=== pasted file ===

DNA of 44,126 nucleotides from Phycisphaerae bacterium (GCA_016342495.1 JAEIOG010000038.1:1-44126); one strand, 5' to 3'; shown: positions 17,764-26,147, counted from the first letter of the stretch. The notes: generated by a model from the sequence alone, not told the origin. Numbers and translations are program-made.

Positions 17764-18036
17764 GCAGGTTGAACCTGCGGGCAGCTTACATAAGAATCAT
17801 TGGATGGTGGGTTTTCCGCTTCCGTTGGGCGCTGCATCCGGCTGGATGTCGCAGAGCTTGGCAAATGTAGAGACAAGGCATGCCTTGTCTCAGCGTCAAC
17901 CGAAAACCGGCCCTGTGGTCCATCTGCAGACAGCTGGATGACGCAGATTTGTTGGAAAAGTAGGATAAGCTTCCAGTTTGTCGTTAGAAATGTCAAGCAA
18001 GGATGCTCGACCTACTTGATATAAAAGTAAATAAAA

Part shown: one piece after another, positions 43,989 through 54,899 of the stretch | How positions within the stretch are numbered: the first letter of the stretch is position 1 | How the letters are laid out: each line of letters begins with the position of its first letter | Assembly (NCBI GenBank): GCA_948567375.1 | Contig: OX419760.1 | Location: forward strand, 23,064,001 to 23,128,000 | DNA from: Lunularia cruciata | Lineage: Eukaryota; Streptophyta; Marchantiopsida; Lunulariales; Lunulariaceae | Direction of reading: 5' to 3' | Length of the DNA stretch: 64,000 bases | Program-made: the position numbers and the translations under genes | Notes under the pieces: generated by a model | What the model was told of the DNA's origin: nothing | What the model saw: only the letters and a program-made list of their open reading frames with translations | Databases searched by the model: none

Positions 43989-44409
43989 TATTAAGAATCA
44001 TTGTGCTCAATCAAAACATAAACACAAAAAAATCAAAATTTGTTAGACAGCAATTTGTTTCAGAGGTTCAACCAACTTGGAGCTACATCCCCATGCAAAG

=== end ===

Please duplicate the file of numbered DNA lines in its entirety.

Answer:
DNA of 44,126 nucleotides from Phycisphaerae bacterium (GCA_016342495.1 JAEIOG010000038.1:1-44126); one strand, 5' to 3'; shown: positions 17,764-26,147, counted from the first letter of the stretch. The notes: generated by a model from the sequence alone, not told the origin. Numbers and translations are program-made.

Positions 17764-18036
17764 GCAGGTTGAACCTGCGGGCAGCTTACATAAGAATCAT
17801 TGGATGGTGGGTTTTCCGCTTCCGTTGGGCGCTGCATCCGGCTGGATGTCGCAGAGCTTGGCAAATGTAGAGACAAGGCATGCCTTGTCTCAGCGTCAAC
17901 CGAAAACCGGCCCTGTGGTCCATCTGCAGACAGCTGGATGACGCAGATTTGTTGGAAAAGTAGGATAAGCTTCCAGTTTGTCGTTAGAAATGTCAAGCAA
18001 GGATGCTCGACCTACTTGATATAAAAGTAAATAAAA

Part shown: one piece after another, positions 43,989 through 54,899 of the stretch | How positions within the stretch are numbered: the first letter of the stretch is position 1 | How the letters are laid out: each line of letters begins with the position of its first letter | Assembly (NCBI GenBank): GCA_948567375.1 | Contig: OX419760.1 | Location: forward strand, 23,064,001 to 23,128,000 | DNA from: Lunularia cruciata | Lineage: Eukaryota; Streptophyta; Marchantiopsida; Lunulariales; Lunulariaceae | Direction of reading: 5' to 3' | Length of the DNA stretch: 64,000 bases | Program-made: the position numbers and the translations under genes | Notes under the pieces: generated by a model | What the model was told of the DNA's origin: nothing | What the model saw: only the letters and a program-made list of their open reading frames with translations | Databases searched by the model: none

Positions 43989-44409
43989 TATTAAGAATCA
44001 TTGTGCTCAATCAAAACATAAACACAAAAAAATCAAAATTTGTTAGACAGCAATTTGTTTCAGAGGTTCAACCAACTTGGAGCTACATCCCCATGCAAAG